Presentation to Parliament: Removing Church nominees from Council Education Committees (Petition PE01623)
Update: the transcript of the meeting is now available at http://www.parliament.scot/parliamentarybusiness/report.aspx?r=10656 then “New petitions” then “Local Authority Education Committees”
The petition progresses. Yesterday, Spencer Fildes and I (actually, mainly Spencer) gave evidence to Holyrood’s Public Petitions Committee. The petition itself is now closed for signature, but submissions from organisations, or from individuals, especially I would suggest parents and teachers, remain welcome at petitions@parliament.Scot. (Suggestions: specify PE01623, and keep it short.)
As I reported yesterday, the Committee heard us with close attention, questioned us for almost half an hour, and resolved to seek further testimony from interested bodies. We could not have wished for more at this stage. There will now be an interval while responses and other submissions are collected, for consideration by the Committee, probably early in the New Year. The Committee will then have to decide whether to close (i.e. kill) the petition, or to forward it to the Education Skills Committee for further consideration. It would be unwise to attempt to predict which of those options it will choose, but they clearly agree that we have raised an important and timely issue.
Thankyou, Convener, and my thanks to the Committee for inviting us.
At present, every Council Education Committee in Scotland is required by law to include three full voting members nominated by the Churches. Voters and their elected representatives have no choice in the matter. This legal requirement dates back to 1929, and in its present form to 1973. It is so broadly worded, that it could well apply to any future education system.
We believe this current system is out of place and does not reflect a constantly evolving, rapidly modernising Scottish democracy. We would not dream of allowing the Churches to impose members on this Parliament’s Education and Skills Committee. But that’s what we’re doing to Scottish councils.The Scottish Secular Society believes it is time for change. Currently, the future of Scottish education is under active discussion. Now would be the perfect time to review the status quo.
One major consideration is the fact that parents who hold no belief now represent the majority among primary school parents. This has now created a democratic deficit across Local Education Authorities.
To address this changing demographic, we respectfully suggest that the simplest change would be to relax the requirement. We would like to see the law allowing, not compelling, the elected members to appoint up to 3 such representatives, and to decide whether or not to give them voting powers, much as they do right now for parent and teacher representatives.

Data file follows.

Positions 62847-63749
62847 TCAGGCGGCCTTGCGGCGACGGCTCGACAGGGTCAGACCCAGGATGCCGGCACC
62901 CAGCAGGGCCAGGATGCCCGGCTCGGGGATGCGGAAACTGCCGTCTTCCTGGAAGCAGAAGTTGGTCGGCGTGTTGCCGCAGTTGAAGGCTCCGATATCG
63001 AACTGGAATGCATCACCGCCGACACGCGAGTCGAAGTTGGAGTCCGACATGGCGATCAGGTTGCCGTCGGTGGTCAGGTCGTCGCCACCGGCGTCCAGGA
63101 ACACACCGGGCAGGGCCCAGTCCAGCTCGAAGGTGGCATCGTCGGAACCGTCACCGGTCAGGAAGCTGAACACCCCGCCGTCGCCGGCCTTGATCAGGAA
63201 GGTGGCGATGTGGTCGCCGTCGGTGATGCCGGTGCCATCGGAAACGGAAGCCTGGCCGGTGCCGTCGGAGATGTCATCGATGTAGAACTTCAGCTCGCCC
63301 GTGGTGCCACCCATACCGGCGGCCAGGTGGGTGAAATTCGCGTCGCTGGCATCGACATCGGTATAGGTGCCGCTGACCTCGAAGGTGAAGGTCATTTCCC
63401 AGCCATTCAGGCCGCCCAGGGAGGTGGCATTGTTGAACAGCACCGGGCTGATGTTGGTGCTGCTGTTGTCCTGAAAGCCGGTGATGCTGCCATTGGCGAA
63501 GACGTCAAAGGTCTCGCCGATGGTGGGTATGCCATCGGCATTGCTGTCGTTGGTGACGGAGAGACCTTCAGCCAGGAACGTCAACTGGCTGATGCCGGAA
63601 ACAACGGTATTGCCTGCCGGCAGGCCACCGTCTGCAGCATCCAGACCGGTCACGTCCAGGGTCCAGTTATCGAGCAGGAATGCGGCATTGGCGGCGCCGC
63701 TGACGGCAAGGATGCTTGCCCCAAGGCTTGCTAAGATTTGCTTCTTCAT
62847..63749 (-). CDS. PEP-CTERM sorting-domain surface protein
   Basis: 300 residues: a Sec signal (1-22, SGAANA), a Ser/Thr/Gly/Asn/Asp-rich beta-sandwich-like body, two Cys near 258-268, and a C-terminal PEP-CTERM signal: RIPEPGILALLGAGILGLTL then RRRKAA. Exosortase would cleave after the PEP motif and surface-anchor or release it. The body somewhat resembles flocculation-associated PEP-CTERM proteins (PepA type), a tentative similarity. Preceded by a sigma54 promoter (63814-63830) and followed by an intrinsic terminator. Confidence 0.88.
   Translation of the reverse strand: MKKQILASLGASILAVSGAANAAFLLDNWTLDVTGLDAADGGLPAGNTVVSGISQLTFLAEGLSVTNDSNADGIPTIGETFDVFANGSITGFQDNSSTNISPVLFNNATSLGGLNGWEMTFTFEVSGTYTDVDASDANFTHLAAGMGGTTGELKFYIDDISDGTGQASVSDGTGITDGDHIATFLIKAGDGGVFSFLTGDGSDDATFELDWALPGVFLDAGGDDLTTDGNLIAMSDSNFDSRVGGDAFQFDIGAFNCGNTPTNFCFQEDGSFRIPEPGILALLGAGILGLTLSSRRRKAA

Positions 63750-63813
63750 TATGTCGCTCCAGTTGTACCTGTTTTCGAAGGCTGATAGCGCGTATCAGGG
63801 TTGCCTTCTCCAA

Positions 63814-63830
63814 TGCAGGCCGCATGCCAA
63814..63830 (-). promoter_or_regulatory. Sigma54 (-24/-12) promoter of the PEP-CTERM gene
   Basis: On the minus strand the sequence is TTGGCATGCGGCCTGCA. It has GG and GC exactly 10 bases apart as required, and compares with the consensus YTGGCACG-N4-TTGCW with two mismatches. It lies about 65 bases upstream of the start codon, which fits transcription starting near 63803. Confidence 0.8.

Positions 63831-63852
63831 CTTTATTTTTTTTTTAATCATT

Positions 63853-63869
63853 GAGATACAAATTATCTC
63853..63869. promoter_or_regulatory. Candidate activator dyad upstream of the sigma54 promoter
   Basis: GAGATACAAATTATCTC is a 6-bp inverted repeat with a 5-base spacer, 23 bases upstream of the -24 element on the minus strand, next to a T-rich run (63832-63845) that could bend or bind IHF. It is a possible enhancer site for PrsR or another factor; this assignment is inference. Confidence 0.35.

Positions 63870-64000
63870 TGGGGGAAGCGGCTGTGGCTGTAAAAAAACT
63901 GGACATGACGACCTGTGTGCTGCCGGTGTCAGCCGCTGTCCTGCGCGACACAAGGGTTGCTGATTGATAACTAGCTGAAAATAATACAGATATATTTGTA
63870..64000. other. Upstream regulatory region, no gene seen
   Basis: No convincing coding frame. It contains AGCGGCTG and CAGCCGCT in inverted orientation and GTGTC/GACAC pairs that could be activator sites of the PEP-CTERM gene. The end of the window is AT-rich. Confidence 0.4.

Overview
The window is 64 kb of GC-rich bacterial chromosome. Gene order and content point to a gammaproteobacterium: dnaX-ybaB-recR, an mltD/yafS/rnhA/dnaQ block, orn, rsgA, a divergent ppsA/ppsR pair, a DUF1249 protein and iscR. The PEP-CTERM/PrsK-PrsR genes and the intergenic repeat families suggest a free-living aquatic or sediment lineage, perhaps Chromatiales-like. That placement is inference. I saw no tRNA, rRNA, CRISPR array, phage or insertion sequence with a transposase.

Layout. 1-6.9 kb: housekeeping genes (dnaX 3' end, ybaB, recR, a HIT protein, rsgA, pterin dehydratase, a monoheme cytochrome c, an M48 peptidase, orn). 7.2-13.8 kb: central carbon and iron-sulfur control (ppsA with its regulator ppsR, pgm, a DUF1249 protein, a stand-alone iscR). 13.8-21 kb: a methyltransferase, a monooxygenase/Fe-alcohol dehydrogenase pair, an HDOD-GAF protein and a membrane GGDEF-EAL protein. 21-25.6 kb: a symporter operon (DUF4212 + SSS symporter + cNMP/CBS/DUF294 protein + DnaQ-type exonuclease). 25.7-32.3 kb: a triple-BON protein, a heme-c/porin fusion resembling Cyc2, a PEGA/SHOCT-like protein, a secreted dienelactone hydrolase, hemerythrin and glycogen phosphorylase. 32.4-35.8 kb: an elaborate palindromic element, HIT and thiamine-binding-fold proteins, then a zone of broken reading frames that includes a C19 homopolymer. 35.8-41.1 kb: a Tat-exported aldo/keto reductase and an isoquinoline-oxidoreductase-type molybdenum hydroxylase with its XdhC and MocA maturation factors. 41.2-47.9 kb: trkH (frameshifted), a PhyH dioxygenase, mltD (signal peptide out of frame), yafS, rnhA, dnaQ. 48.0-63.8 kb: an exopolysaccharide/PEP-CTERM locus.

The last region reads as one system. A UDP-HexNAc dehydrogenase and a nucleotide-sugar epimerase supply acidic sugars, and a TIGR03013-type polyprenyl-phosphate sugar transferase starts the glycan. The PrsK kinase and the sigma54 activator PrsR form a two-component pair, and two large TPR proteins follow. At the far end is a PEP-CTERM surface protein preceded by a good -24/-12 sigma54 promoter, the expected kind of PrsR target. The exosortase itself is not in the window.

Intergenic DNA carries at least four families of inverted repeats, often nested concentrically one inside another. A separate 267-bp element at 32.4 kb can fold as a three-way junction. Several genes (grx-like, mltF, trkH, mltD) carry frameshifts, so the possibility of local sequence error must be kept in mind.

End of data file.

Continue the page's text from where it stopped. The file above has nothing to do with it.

To gauge the views of Scotland’s MSP’s on this matter, we wrote to every one of them to find we have considerable cross-party support. Two MSPs actually thought that the system already was the way we would like it to be, and approved of that. Other MSP comments, in brief:
“there may well be merit in looking afresh at this again”, and “there should be a greater amount of autonomy in choosing the best people whether they be religious leaders or not”, “I am broadly supportive of the concept of members of Education Committees being elected”, “it is up to each local authority to decide who should be on the education committee.”, “the current arrangement must change” and “the status quo is an anachronism”.
Our supporters include
- Professor Dame Anne Glover, who was scientific adviser to the Scottish Government and then to the EU
- Clergy Letter Project, which represents 15,000 ordained clergy worldwide
- The Secretary of Glasgow Unitarian Church.
- Glasgow Theosophical Society,
As our petition statement shows, the present situation is undemocratic, unjust, encroaches on human rights, and is highly problematic in enforcement. In addition, it is unnecessary, infringes local autonomy, and is the opposite of participatory democracy.
It is unnecessary, since denominational schools have their own separate mechanisms of governance. Many Churches are already involved in individual schools, including non-denominational schools. Believers, like everyone else, can and should vote, take part in public debate, and stand for office, however, unlike what we are challenging today – religion in this case should be afforded no privilege over those who may hold no belief.
It infringes on local autonomy because laws handed down by central government (in this case, the 1973 and 1994 Westminster governments) are imposed on local Councils regardless of their wishes.
It is certainly not participatory democracy. The broader community is not involved, and the appointees are answerable only to their own Churches.
Finally, many councils have difficulty filling some positions, and there are some, in our view, with questionable appointments. If the system was meeting a legitimate need, such recruitment problems would unlikely arise.
The Church of Scotland itself admits that the system requires an element of reform, and the simplest, is the one that we suggest.
Scotland’s regions are highly diverse. We believe Local Councils themselves are the best judges of local needs, have a local mandate from their voters, and should be free to use it.
In conclusion, we would respectfully ask you to seek opinions from organisations representing non-believers as well as believers, and from organisations concerned with schooling and with human rights, such as Time for Inclusive Education and the Equality and Human Rights Commission, with a view to forwarding our petition to the Education and Skills Committee.
Posted on November 25, 2016, in Education, Politics, Religion, Scotland, Society and tagged Church appointees, Education Committees, Parliamentary petition, Scottish Secular Society. Bookmark the permalink. 4 Comments.